In Support of LD 492

Testimony of Nancy Smith, CEO of GrowSmart Maine in Support of LD 492, An Act to Repurpose Vacant Shopping Mall and Retail Space to Mixed-use Housing and Retail

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May 12, 2023 

Senator Pierce, Representative Gere and Honorable Members of the Joint Select  Committee on Housing,

My name is Nancy Smith, I live in Ellsworth,  and I am the CEO of GrowSmart Maine. We are a statewide non-partisan non-profit organization helping communities navigate change in alignment with smart growth.  We advocate for comprehensive policies and funding for smart growth practices and outcomes. 

We have partnered with Build Maine to guide a transparent crowd-sourcing of policy proposals that began a year ago, and has drawn together over a hundred people from across Maine and beyond. Policy Action 2023 has resulted in sixteen proposals from eight working groups, all addressing the shared goal, “to address barriers to and create incentives for equitable, sustainable growth and development that strengthens downtowns and villages of all sizes while pulling development pressure away from productive and open natural areas. We do so acknowledging that Maine has urban, rural, and suburban settings for which any solution may or may not be a fit and a variety of people who deserve to be welcomed to their communities.” 

While LD 492 is not a Policy Action 2023 proposal, the intent of the sponsor aligns with this goal, and we support the bill for that reason. It aligns well with LD 1673, the Thriving Corridors bill also being presented today.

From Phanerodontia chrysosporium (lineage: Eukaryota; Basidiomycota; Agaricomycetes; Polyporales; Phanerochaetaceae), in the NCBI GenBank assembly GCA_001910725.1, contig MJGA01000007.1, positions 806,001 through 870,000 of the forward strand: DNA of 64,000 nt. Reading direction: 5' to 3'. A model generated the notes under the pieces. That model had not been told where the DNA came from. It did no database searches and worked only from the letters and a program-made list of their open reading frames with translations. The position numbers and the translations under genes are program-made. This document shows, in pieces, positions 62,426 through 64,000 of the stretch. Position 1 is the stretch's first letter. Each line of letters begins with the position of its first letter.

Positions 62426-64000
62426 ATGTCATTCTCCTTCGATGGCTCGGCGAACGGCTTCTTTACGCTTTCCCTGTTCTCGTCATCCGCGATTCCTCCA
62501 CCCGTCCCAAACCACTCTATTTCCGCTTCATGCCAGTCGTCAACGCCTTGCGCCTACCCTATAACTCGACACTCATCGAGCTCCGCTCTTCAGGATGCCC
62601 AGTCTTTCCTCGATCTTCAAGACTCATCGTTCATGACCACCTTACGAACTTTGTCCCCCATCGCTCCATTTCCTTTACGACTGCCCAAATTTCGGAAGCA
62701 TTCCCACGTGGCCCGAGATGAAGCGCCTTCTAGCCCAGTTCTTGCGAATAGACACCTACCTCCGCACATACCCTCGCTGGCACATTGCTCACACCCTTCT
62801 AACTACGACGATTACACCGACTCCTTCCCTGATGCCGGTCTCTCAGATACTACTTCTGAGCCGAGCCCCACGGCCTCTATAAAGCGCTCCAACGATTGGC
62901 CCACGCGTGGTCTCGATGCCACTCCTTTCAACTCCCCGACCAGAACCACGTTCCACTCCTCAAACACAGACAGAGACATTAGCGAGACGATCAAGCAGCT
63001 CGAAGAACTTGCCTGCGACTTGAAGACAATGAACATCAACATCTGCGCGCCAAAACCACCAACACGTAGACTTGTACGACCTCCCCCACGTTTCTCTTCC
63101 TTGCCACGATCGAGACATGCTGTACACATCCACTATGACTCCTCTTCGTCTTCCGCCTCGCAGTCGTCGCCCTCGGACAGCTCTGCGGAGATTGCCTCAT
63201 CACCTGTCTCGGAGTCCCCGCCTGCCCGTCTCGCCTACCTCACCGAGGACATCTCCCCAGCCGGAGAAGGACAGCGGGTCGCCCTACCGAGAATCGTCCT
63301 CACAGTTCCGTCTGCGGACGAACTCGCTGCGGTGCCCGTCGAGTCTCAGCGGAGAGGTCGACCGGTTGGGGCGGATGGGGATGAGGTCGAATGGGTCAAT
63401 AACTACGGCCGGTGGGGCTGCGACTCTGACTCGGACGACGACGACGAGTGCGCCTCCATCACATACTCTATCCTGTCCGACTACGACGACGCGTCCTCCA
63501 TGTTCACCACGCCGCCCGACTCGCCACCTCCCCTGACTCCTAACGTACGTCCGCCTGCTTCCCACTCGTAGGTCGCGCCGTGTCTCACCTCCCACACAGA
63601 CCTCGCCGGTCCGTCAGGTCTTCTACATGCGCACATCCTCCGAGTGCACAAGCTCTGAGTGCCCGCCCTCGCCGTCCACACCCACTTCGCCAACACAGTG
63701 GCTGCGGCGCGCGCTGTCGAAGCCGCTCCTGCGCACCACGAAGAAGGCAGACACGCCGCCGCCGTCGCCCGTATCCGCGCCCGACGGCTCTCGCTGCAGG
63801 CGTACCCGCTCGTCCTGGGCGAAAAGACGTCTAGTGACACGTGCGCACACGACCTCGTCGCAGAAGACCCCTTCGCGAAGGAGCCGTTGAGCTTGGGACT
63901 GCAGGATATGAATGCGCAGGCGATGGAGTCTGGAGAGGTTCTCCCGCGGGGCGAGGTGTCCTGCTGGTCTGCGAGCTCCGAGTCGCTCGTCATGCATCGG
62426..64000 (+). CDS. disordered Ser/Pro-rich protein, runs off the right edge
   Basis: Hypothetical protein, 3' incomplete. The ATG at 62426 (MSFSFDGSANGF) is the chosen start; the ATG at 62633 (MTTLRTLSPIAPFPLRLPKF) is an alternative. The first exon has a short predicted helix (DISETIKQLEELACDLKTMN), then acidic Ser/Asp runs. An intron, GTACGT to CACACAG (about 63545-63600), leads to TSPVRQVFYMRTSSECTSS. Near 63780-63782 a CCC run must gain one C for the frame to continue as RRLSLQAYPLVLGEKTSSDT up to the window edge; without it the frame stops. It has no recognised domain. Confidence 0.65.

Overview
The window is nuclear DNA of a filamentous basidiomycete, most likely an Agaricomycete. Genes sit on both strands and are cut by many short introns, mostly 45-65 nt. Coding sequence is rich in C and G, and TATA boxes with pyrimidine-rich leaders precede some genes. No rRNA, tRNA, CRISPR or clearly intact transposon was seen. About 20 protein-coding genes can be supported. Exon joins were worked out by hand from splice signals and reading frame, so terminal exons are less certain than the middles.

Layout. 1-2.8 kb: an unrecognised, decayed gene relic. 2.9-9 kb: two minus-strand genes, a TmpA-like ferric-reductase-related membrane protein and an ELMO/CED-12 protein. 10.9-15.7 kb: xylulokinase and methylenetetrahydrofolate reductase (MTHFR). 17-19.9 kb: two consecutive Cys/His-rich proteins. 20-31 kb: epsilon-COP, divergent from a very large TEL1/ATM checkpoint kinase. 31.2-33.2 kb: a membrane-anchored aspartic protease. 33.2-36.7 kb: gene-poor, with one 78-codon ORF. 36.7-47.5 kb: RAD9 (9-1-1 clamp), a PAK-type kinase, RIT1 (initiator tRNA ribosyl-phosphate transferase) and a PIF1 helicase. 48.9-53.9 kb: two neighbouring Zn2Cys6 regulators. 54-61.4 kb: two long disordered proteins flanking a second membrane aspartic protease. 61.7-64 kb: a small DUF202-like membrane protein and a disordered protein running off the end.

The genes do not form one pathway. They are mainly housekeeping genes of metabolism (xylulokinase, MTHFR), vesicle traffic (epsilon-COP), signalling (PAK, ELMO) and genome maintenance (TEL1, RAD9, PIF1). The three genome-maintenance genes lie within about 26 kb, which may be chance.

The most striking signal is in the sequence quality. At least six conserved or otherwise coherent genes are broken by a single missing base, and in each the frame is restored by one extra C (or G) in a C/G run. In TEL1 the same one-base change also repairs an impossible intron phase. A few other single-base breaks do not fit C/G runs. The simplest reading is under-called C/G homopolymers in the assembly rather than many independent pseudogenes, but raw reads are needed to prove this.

We would, however, suggest clarifying language below: 

  1. Residential units in retail space. A municipality shall consider the establishment of or allowance for residential units in properties located in an area zoned for commercial use such as vacant or partially vacant office space, retail properties or shopping malls except when those properties are located where such a conversion will likely be detrimental to neighboring retail locations.

We suggest this language for several reasons:

As an example, while residential in upper floors is complementary to and strengthens retail in the downtown, mixing first-floor residential with retail space can create confusion and gaps between retail spaces that disrupt foot traffic flow, deterring further exploration of the downtown.  Too many in a row and shoppers will turn around. Main Streets are all about exploring and discovering; that’s what makes them different from a shopping mall. 

In this new post-COVID time, there is significant office space left vacant with the new hybrid or remote working models. Adding this potential location for residential could prompt fruitful conversations at the local level.

Regarding shopping malls,  the addition of a definition of shopping malls should be included or referenced in this section. We note that this bill will not fix the issue at the Aroostook Centre Mall which is allowed to have residential by municipal zoning even on the first floor, but there is a deed covenant that is prohibiting the use of non-retail uses not customarily sited at a mall. The abutting property owner is enforcing this covenant and would enforce the prohibition against residential.

Because this language is voluntary in nature, it should avoid conflict with deliberate policy decisions made for areas to be focused on ground floor retail use.